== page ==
Kentucky Whiskey-Making In The Wathens Over 100 Years

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From 1790-1905, a History of Technology and Innovation

An article in 1905 in The Wine and Spirit Bulletin outlines the history of a famous distilling family, the Wathens, from c. 1790 until the year of writing. The article is, “The Manufacture Of Whisky In Kentucky” and starts at pg. 22 in the June 1 issue. Its focus is technological and on output. I won’t summarise too much because the article is clear and easy enough to read, but some salient points follow.

To start a distilling run, founder Henry Wathen mashed in small tubs with water and relied on “spontaneous” fermentation.

This is interesting as a natural ferment was achieved without “backset” (say, as lambic beer is fermented today). However, as soon as backset, or spent residue in the still, was available from the first boils, it was carried to each successive tub in four- gallon buckets, and used in mashing.

For fermentation, as soon as they had top yeast from the fermenter, they used that – this is yeasting-back, an alternate way to sour-mash.

Henry Wathen used all-corn mashing according to this account. To ensure conversion, part was malted on the property. He used two copper stills, a wash and spirit still, just as in Scotland to this day for malt whisky.

With each generation, improvements and changes occurred. The wash still was replaced with a hollowed log still, then a wood two-chamber still, then a wood three-chamber still. The last is a kind of transition between a pot still and a continuous still that is divided by plates through which steam surges and re-distills the mash.

As I glean it, a three-chambered still is really a batch system, like three pot stills side-by-side except except each chamber is placed atop each other. There is no external condensation and re-charging. In effect though, a triple distillation occurs. These were used into the 1900s but became obsolete after Prohibition.

Other successive changes: the copper spirit still was replaced by a horizontal copper doubler, similar to the ones used today.

And finally, a metal, multi-tiered column still, similar to those today, replaced the wood three-chamber still. The account implies the spirit improved with each such change. My only experience with pot stills and bourbon is Woodford Reserve’s bourbon. The pot still element of its bourbon is quite strong-tasting, at least at four or five years old, vs. a column distillate of the same age; I prefer the latter and I think the market probably did in the 1800s, too.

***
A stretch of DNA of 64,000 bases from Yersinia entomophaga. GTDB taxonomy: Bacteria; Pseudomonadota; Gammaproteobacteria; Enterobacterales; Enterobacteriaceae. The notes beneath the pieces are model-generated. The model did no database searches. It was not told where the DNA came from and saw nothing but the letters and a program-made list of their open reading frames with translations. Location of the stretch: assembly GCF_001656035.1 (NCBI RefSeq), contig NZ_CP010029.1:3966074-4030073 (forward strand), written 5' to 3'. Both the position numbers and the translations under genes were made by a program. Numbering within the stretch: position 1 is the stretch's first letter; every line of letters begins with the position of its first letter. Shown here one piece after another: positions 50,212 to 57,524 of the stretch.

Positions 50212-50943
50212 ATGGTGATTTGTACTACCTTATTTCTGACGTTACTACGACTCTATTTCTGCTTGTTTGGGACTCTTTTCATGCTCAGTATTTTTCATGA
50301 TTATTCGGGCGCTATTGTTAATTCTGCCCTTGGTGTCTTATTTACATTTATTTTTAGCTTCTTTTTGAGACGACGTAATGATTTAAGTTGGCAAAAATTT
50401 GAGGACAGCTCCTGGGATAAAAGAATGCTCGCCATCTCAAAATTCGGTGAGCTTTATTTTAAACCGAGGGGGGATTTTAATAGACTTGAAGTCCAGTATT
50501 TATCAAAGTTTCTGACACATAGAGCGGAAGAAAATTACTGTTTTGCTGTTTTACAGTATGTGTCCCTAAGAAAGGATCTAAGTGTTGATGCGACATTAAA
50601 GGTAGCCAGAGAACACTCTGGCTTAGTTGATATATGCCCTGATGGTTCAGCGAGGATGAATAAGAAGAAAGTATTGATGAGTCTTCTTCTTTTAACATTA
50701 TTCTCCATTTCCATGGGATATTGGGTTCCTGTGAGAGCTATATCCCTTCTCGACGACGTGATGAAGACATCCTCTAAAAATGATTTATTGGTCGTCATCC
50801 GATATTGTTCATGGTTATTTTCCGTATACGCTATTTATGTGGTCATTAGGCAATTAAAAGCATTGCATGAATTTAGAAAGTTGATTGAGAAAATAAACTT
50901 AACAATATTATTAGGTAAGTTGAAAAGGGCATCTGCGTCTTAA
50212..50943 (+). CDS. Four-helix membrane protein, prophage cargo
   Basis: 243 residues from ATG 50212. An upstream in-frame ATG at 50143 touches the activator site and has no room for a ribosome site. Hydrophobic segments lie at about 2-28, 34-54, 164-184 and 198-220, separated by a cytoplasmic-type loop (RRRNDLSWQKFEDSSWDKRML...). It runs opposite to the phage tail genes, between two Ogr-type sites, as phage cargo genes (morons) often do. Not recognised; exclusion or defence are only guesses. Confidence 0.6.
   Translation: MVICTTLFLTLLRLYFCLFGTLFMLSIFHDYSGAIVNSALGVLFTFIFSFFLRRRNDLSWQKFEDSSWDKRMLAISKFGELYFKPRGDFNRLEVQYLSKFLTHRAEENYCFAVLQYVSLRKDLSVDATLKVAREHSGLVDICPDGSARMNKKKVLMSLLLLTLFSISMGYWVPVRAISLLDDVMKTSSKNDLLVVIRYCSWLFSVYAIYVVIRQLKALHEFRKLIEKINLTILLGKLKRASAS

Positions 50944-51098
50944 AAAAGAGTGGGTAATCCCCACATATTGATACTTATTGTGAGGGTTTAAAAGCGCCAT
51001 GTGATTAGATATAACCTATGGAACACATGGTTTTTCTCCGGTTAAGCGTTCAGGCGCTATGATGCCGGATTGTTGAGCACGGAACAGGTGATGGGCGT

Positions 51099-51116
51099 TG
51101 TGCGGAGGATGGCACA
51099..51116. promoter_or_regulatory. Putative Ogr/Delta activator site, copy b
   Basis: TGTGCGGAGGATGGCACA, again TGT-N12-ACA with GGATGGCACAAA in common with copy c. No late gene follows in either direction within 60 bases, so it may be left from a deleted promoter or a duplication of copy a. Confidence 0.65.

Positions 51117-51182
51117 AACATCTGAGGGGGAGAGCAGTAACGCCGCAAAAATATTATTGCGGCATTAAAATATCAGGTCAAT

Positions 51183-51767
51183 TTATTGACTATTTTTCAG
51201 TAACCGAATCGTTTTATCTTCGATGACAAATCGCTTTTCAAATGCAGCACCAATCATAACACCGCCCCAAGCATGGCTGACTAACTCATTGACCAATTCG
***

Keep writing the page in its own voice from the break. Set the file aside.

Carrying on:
Other changes: barley malt replaced corn malt about 1850, for two reasons: it was made by professional maltsters and more reliable. Second, the whiskey tasted better. This ties in to some other accounts, e.g., distiller Charlie Thomason from Willett of Bardstown, KY said c. 1960 that modern bourbon has reduced the amount of barley malt formerly used, to the detriment of flavour. (I will show later that in general a greater amount of barley malt was used in bourbon production c. 1900 than today).

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One of the Wathen descendants ensured steam-heating of his warehouse to accelerate maturation and produce again a better product, this is later in the 1800s.

Finally, about 1870, a purpose-made yeast replaces yeasting-back.

This would have been a hop yeast, cultured up before labs isolated a pure-culture yeast. In a word, jug yeast. This account from the same era as the article mentioned describes its preparation.

Just as an index of its modernity, as late as 1905 you find ads for whiskey proudly advertising “no jug yeast”.

It appears – this from another account – that the hops neutralized the “bad” organisms to allow the selected yeast to do its work. One can infer the Kentucky distillers’ practice of yeast-making probably is not age-old and developed from the mid-century, but further substantiation would be needed.

The best part of the article is, detailed illustrations show how each item mentioned worked. E.g., the famous log still, an early steam-operated affair made from two hollowed poplar logs, is shown. They were arrayed horizontally on each other, not end to end, which suggests this was a batch-type system, more primitive than the wood two-chamber still but similar in principle.

Allowing for some commercial puffery as any article of this type would have, it is still a remarkable account of technological evolution in bourbon production as practiced by one family over time, the sons working with fathers and then improving in their turn as warranted.

One interesting thing, finally. I don’t think the article mentions the word bourbon once. The operative word is whiskey and this characterized George Washburne’s Wine and Spirit Bulletin in general. The word bourbon often appears in the brand names listed, which is many times, but not too often in the textual narrative. I think this suggests bourbon initially was a retail and wholesale trade term, applied from the beginning from the outside so to speak and literally probably outside Kentucky (in New Orleans, Cincinnati, Chicago, etc.). The Kentucky pros called it whiskey – and lots of them still do.